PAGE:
Saturday, July 22, 2017
Last month I went to Germany to help my 90 year aunt with her garden. I expected to have it all to myself but she instead led the way in all the efforts, from selecting plants for her window boxes (she drove us to three nurseries in her search), to instructions on weeding (because there are some weeds she eats), to moving stone slabs to widen a walkway (I was worried she might slip and fall on the moss-covered narrowing path). She was a wonder to behold and a poster child for the idea that gardening keeps you young in body and spirit. I thought you might be interested in her unique approach to planting tomatoes.
Behind her garage she has attached wooden scaffolding. Each year she reattaches 30 ft. of heavy vinyl covering on top of it and, after some adjusting for the same amount of overlap on each side laces the vinyl in place through a series of punched holes at the bottom first and then at the top. She told me the last few years she has done this all by herself.
The two of us pulled and stretched to be sure the vinyl was tight and overlapped over the wood. The purpose was to prevent rain from collecting and weighing the structure down. Each hanging corner of the vinyl than had a string and a square paving stone attached to the end of the corner. The string around the stone wrapped around as if it was a package. This helped the stone hang squarely in the center.
She wanted the stones to dangle slightly above the ground so they hold the side flap in place and keep it from flapping in the wind.
She clearly has years of trial and error invested in this process. You might ask why this whole effort was necessary. She does this to control the amount of water the tomatoes receive and hand waters them throughout the season using water collected in the nearby rain barrel. It also heats up the soil by providing a mini greenhouse effect.
I had already weeded and expanded the bed slight creating a clear margin between it and the grass bath before the cover was put in place. I raked through our trample marks one more time before we began planting. The soil was really lovely.
In mid-May things already were picked over in the nursery where Tante Gisela normally gets her tomatoes. So we weren’t able to find 12 of the same kind that she usually purchases. The four odd varieties were in the center of the front row. I personally would be a little overwhelmed at the prospect of 12 cherry tomato plants for two people...her and my 93 year-old uncle… but my gentle questioning of the quantity was met with certitude that it was in fact to be 12 tomato plants and no less.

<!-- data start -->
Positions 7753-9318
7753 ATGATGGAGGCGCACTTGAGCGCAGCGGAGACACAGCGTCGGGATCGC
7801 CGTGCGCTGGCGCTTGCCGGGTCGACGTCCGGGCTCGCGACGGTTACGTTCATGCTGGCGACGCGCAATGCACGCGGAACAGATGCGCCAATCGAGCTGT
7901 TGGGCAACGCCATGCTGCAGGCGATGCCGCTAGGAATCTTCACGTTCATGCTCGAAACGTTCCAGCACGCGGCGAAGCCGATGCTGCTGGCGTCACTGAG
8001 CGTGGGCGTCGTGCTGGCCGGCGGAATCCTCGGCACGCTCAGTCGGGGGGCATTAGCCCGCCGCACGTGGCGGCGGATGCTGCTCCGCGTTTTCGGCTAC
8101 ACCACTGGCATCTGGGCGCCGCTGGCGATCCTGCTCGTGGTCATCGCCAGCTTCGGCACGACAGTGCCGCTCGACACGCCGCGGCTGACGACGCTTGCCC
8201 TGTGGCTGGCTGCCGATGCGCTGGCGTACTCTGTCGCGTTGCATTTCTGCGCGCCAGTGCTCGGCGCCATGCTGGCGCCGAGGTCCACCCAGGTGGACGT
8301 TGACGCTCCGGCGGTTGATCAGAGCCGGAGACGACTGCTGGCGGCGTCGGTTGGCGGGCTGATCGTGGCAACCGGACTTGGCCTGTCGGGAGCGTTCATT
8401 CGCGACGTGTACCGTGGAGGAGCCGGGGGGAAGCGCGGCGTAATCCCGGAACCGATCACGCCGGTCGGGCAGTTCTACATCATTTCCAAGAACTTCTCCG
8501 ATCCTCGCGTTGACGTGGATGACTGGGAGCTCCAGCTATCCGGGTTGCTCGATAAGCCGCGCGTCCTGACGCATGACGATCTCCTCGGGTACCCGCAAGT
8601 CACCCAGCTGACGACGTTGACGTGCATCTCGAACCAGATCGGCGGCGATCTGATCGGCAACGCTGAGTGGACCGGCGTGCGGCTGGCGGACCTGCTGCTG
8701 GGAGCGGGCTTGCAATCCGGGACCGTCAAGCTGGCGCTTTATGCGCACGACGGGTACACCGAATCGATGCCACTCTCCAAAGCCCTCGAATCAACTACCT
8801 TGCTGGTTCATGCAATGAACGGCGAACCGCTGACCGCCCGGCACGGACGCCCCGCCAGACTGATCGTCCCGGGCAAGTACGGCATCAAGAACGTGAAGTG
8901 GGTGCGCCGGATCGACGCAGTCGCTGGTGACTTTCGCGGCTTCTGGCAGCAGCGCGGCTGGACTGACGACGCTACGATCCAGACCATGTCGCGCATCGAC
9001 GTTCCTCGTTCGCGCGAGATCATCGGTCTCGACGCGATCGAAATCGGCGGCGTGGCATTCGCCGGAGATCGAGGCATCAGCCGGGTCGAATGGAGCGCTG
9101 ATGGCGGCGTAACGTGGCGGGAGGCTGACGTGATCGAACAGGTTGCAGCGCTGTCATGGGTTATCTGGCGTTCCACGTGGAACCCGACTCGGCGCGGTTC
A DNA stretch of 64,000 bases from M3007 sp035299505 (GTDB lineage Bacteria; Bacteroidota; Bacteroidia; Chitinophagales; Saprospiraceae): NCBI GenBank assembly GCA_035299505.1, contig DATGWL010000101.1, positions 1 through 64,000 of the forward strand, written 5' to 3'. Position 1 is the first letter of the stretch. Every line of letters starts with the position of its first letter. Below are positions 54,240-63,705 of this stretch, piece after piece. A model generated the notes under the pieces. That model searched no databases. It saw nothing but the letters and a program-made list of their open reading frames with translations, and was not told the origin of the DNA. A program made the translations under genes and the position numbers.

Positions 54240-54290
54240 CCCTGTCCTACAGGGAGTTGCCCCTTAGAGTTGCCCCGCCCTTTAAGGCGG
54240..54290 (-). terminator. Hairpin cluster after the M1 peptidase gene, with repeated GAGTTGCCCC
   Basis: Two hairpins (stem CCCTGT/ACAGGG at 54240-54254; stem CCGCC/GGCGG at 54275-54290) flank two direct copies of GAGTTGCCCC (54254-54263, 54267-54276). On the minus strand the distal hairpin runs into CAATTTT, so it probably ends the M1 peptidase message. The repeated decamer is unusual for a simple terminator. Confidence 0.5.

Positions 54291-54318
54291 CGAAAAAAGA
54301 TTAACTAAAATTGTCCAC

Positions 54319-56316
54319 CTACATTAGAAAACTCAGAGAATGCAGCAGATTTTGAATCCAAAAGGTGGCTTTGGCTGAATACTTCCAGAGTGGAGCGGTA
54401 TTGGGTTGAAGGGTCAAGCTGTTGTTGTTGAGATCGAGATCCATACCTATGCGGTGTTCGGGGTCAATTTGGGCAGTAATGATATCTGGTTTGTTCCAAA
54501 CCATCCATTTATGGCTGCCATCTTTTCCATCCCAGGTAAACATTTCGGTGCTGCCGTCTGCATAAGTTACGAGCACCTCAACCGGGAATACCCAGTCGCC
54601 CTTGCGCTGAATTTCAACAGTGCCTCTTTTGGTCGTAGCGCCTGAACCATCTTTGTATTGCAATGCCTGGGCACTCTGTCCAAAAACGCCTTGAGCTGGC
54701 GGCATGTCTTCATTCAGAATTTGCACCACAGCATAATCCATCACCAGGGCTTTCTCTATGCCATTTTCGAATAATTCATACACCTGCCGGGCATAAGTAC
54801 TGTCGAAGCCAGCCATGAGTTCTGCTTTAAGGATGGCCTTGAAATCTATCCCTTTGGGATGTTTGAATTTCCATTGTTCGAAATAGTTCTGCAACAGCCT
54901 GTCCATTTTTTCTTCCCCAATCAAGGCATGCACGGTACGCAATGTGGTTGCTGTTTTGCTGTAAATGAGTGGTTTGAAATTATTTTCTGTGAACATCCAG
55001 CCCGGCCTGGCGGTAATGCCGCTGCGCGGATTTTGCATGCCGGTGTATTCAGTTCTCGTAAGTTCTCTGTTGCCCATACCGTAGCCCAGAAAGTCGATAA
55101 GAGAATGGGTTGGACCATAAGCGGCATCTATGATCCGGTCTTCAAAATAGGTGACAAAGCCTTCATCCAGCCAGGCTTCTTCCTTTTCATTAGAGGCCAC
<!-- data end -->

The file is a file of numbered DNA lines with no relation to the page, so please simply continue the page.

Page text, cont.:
When she went off to collect stinging nettles, I cleaned each spiral support pool with some kind of unfamiliar, smelly oil substance to coat the pole and ward off diseases. Then per her instructions, I organized each of the twelve cherry tomato plants next to their associated pole evenly distributed, but with the front and back row staggered.
I prepared each plant by pinching off bottom three leaves. She was not interested in pinching the emerging leaves because she told me she wanted tall plants and not pushy ones. I gave up making suggestions and went with the flow. Tante Gisela then proceeded to dig a gallon-sized hole for a three inch pot and fill it with chopped nettle leaves, a cup of sand and two tablespoons of multicolored fertilizer beads. Everything was mixed around with a shovel. The tomato plant was placed in the hole and back filled with soil so the level reached about an inch below the remaining bottom leaves.
Later I asked other German relatives if this was what they did and they said no. Intrigued by this elaborate set of steps and particularly about adding stinging nettles, I searched on the Internet and found no description of her tips but I did find this: https://www.plantopedia.com/stinging-nettles/ (A slightly different take on using them as fertilizer.)
And if she does end up with too many tomatoes, I have to translate this recipe for her into German: http://fat-of-the-land.blogspot.com/2009/03/fire-roasted-tomato-soup-with-nettle.html
Karen Rindal is an avid gardener and served as 2015-2017 President of NCAGC District III's Fairfax Ferns Garden Club in Centerville, VA. We are hoping to hear back on Tante Gisela's tomato harvest.